- Products used in traditional Asian medicine: tiger bones, rhinoceros horn, black bear gall bladder, etc.
- Statues, trinkets, bracelets, pendants, paper-cutters, jewellery boxes, sculptures and chess games of elephant ivory
Do travellers have a bone to pick with elephants?
In our grandparents' time, many everyday items such as piano keys, billiard balls, chess pieces, etc. were made of ivory. Result: in less than 50 years, African Elephant populations have dropped from over 3 million to a scarce 500,000, thanks mainly to intensive trade. Today, the demand for ivory continues to be strong because of its use in the manufacture of ornaments, knickknacks and jewellery. Between 1998 and 2007, at least 176 tons of illegal ivory were seized internationally, representing the death of close to 26,675 elephants. This is only the tip of the iceberg, since border agents intercept a mere 10 to 15% of the illegal merchandise from international trade. And every tusk is worth its weight in gold: a 2007 report revealed that the selling price of ivory on the Japanese black market was in the range of $850 per kilogram. A pair of male elephant tusks can weigh as much as 100 kg. The big pachyderm is clearly no match for the power of the dollar!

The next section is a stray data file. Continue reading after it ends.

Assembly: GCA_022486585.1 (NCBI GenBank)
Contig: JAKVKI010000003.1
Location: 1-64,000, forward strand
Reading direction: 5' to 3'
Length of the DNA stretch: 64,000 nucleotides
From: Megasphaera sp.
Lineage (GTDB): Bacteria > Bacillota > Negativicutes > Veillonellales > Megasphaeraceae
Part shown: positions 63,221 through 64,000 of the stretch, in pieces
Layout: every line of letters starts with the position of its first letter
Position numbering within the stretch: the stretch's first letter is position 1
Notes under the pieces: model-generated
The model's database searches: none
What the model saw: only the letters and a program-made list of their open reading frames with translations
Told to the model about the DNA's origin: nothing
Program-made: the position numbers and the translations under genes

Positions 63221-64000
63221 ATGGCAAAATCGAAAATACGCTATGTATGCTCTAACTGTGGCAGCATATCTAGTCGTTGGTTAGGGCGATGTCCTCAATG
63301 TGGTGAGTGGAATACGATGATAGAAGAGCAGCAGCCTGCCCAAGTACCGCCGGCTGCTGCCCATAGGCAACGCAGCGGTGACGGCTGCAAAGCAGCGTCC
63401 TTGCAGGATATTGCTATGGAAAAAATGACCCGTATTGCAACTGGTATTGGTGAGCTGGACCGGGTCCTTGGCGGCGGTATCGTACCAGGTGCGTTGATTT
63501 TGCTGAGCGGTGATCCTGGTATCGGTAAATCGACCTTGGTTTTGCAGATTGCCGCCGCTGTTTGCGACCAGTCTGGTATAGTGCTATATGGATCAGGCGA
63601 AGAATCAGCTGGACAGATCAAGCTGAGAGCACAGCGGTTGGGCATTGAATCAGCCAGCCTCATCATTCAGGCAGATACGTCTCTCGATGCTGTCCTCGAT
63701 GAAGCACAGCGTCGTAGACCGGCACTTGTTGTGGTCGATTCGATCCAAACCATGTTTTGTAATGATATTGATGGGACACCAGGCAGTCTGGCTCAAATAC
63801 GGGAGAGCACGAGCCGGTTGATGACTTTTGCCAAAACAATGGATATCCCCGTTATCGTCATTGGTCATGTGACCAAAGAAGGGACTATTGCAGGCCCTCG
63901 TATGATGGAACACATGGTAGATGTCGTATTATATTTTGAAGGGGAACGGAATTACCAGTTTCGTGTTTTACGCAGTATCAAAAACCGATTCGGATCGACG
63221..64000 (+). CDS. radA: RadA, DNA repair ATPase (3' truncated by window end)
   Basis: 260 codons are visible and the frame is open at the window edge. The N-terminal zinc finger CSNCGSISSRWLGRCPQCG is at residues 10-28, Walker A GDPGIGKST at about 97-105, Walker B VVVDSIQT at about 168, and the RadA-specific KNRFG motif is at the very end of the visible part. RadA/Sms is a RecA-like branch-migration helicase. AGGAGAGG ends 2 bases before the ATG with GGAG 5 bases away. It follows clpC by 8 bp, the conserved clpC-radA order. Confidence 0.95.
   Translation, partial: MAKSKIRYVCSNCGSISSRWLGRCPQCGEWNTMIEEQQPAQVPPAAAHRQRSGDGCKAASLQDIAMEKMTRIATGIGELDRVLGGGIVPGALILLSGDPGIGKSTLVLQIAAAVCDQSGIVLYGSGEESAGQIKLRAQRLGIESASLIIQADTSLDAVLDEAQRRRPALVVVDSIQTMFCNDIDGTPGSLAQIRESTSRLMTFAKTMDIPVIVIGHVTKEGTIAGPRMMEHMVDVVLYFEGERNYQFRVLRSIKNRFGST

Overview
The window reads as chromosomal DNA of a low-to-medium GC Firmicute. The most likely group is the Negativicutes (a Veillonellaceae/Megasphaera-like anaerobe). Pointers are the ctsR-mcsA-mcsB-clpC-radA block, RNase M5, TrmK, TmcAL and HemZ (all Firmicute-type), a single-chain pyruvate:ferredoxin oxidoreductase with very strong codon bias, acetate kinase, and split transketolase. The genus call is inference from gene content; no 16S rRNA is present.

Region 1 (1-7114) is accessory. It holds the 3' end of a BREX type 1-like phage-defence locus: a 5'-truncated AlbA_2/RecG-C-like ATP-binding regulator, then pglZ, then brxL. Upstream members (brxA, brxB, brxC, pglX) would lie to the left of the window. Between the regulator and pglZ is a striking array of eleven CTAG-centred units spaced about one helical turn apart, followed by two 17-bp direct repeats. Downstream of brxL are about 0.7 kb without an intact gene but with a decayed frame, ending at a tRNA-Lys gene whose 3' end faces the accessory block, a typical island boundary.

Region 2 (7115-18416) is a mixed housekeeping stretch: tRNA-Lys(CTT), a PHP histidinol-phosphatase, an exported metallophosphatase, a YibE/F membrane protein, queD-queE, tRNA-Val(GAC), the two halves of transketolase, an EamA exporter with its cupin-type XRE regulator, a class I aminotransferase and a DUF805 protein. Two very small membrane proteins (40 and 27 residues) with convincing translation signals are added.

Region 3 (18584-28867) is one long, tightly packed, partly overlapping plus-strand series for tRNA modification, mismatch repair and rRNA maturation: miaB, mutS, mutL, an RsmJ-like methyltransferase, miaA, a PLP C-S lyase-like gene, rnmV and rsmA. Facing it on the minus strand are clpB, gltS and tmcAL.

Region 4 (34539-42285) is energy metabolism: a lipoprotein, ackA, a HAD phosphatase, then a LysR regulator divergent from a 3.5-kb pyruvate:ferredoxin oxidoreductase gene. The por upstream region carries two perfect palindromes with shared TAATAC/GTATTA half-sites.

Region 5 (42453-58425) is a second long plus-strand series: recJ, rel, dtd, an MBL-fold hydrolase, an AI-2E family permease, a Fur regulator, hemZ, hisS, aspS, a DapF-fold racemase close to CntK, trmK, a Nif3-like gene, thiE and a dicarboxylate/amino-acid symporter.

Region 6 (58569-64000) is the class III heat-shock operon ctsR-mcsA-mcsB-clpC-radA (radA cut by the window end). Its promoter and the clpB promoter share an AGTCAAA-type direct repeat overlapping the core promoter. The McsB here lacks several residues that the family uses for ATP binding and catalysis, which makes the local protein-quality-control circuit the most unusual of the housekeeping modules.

The alluring jewels of the sea
Ocean floors are fragile ecosystems of breathtaking beauty. Hardly surprising, then, that many people are ready to pay the price to carry off a bit of paradise. Corals are animals that live inside a calcium carbonate skeleton. This skeleton is a hard envelope used in the manufacture of jewellery; it grows very slowly - from 1 to 1.5 cm per year. Many specimens, some hundreds of years old, are uprooted in response to demand (about 1,000 tons annually). Coral reefs shelter less than 25% of all fish in the ocean and are among the world's most diversified ecosystems. Human activities now threaten close to 58% of these unique ocean environments. Many will never be renewed.
The harvest is not restricted to corals: shiny sea turtle shells, terrifying shark teeth and large pearly seashells are also collected from ocean floors and offered to tourists. The ocean, so vast, is slowly losing a unique and irreplaceable wildlife.